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How to Build OmegaT from Source Code

Compile OmegaT from the source codeHave you ever wanted to get a new version of OmegaT, yet the final release was weeks or months away?

If you have, then this article is for you. There’s a rumor that the upcoming version 3.0 will contain an array of powerful features such as tag-related improvements. But no one knows the release date. So why wait? Simply download the latest source code to compile OmegaT yourself!

Note: This procedure is for Windows users. All file and folder paths are examples only. Replace them as appropriate. I also recommend doing it on a computer other than your “production” machine.

Prerequisites

Java

Since OmegaT is written in Java, JDK is required to compile it.

    1. Download and install JDK, e.g. to c:Program FilesJavajdk1.7.0_21.
    2. Open the command prompt and run:

set JAVA_HOME=c:Program FilesJavajdk1.7.0_21

This is required to switch the regular JRE to JDK.

Ant

Ant is a program designed to build Java applications from the source code.

  1. Download ant from apache.org.
  2. Unzip to c:Program Filesapache-ant-1.9.0.

Getting and building from the source code

  • Go to the OmegaT’s source code page.
  • Click Download Snapshot.
  • Wait until SourceForge generates a source code snapshot and save it to a temporary location.
  • Unzip it. You’ll get omegat-svn-XXXX.tmp.
  • Unzip this TMP file as well. It includes three folders, but you only need the trunk folder. Unzip it to c:Program FilesOmegaTtrunk.
  • In the command prompt, run:

    cd c:Program FilesOmegaTtrunk
    “C:Program Filesapache-ant-1.9.0binant” jar release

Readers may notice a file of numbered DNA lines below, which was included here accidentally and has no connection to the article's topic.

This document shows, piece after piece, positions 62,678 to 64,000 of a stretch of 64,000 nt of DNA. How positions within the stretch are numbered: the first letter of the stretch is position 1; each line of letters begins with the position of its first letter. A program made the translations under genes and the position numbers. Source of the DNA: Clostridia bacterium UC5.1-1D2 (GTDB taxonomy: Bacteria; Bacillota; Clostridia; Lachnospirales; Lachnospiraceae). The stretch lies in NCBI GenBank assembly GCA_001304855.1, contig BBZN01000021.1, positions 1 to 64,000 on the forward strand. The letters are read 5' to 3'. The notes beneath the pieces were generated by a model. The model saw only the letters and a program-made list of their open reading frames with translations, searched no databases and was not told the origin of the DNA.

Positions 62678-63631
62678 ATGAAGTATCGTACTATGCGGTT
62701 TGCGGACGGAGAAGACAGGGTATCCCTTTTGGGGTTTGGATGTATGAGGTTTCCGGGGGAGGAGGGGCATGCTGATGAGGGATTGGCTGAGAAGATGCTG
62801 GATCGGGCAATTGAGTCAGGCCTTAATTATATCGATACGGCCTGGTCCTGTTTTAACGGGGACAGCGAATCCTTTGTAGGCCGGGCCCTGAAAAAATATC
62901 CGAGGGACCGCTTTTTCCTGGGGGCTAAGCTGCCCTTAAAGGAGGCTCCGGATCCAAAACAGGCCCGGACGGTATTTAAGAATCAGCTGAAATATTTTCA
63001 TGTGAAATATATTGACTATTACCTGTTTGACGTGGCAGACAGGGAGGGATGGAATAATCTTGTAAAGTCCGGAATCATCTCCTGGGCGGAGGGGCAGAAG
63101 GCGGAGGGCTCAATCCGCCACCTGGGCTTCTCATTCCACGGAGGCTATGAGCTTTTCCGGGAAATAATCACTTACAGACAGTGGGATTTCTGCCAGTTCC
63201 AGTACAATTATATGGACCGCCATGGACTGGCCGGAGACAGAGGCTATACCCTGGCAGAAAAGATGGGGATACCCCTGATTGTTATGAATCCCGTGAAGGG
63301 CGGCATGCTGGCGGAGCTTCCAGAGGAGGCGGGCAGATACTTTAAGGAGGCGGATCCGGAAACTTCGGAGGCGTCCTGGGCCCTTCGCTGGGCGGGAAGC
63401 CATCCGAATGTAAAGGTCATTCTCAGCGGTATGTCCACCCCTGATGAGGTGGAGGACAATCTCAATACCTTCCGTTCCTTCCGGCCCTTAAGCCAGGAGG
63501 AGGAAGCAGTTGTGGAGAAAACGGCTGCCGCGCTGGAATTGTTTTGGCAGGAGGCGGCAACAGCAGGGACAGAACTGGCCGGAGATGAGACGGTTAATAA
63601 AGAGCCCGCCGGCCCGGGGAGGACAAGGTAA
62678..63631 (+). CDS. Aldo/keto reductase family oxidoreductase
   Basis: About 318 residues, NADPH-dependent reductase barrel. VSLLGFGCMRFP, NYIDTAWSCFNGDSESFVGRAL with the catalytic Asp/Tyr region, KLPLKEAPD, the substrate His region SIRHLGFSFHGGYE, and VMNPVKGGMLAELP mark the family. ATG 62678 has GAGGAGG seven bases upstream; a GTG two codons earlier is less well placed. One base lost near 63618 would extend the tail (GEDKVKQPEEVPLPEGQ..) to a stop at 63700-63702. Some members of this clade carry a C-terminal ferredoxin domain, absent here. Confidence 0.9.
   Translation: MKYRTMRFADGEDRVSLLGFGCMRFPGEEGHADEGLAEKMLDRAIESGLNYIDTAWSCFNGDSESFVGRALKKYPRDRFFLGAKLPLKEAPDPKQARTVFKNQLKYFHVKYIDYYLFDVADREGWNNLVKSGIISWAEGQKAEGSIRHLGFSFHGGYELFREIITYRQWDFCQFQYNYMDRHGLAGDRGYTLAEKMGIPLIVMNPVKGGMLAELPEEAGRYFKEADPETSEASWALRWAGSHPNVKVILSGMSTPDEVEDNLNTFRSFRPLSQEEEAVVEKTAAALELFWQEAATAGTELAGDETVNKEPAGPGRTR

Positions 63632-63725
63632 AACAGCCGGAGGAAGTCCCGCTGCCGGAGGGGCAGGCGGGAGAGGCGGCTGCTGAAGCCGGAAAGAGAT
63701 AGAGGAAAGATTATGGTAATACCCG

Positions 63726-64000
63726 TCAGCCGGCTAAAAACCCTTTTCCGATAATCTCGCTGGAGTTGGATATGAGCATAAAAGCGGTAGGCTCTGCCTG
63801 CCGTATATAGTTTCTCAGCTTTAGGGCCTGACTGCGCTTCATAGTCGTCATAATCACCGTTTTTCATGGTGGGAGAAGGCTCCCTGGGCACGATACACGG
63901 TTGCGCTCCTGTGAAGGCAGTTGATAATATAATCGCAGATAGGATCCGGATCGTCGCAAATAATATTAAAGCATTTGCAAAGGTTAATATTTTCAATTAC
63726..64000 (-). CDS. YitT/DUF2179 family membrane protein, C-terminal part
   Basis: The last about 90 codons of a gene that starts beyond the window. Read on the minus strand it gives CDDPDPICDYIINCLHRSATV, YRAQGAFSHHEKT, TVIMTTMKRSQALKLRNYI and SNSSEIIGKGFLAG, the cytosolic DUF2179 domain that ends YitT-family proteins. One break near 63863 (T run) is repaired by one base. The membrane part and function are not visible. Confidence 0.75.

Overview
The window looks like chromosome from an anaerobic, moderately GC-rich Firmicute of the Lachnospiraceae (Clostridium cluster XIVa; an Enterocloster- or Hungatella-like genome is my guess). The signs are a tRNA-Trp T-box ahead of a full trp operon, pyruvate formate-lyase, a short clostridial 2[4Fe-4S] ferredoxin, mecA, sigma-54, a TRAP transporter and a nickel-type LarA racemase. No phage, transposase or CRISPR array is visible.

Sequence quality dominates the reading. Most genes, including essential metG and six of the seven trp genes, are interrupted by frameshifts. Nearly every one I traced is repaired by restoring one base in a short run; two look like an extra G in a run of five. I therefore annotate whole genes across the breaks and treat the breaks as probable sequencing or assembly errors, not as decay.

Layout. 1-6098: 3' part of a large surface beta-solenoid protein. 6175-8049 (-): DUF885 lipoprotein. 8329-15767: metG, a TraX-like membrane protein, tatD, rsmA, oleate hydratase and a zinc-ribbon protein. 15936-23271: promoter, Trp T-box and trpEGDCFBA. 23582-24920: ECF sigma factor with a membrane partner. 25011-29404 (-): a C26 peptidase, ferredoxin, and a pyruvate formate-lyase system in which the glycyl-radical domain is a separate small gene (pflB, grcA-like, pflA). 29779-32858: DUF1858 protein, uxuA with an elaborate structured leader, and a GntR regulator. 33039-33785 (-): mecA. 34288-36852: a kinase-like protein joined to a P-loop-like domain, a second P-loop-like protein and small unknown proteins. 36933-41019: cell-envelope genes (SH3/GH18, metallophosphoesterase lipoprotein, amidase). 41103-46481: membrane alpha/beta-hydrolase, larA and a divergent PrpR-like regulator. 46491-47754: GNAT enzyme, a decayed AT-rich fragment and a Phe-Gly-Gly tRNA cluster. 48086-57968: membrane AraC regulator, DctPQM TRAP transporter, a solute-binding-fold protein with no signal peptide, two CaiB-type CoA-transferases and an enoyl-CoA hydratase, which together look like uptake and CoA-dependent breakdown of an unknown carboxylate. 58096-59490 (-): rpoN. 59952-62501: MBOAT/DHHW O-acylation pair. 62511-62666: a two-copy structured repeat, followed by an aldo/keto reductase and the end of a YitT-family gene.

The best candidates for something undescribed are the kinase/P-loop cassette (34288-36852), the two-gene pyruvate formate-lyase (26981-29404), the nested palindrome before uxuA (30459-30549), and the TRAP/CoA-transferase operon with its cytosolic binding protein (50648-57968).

• Watch for any errors. If you get any and can’t resolve them, feel free to post them in the comments here.
  • The program will be compiled in the c:Program FilesOmegaTtrunkdist subfolder. To run it, run OmegaT.jar. You can also copy OmegaT.exe and OmegaT.l4J.ini from the installation folder to this folder and launch OmegaT.exe.

A useful resource on this topic is Marc Prior’s article about compiling OmegaT from the source code, which also includes a few examples of making changes to the source code to customize the program.

And why would you want to build OmegaT from the source code? Perhaps, you like to have certain things your way? Do tell us in the comments!

5 comments

  • Jean-Christophe Helary says:

    In fact, building OmegaT from source is so easy that everybody should give that try. Because *that* is what free software really means.

    Searching on the web will help you find automated ways to download OmegaT’s source code, then, you mix that with an automated build and here you go: always the latest of the code. You can check in the changes.txt which new feature has been documented (some are not documented right away as they are included in the code).

    Building the code oneself is the first step toward actively contributing to a free software project. Go ahead. We’re waiting for you on the other side of the fence ! 🙂

    • Hi Jean-Christophe!
      Thank you so much for your comment!
      Nothing I can add really 🙂
      Yours sincerely,
      Roman

    • Nina says:

      Hi!

      Acctually, I download OmegaT’s code source but i don’t know where can i modify it or changue somethings, and i even don’t know if i should open it with netbeans or another program. I’m really blocked and i need it for my studies.

      Please can you help me

  • Людвиг says:

    Такой вопрос. Есть скрипт, который создает билингв файл (“Unclean”), аналогично Trados. Единственный минус, что процент совпадения “Match” в нем фиктивный – везде “0”.
    Возможно ли реализовать в OmegaT извлечение реальных значений процента совпадения?

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About the Author

Roman Mironov
Roman Mironov
CEO & Founder

As the founder of Velior, Roman has had the privilege of being able to turn his passion for languages into a business. He has over 15 years of experience in the translation industry. Roman has helped dozens of clients increase sales by making their products appealing for speakers of other languages.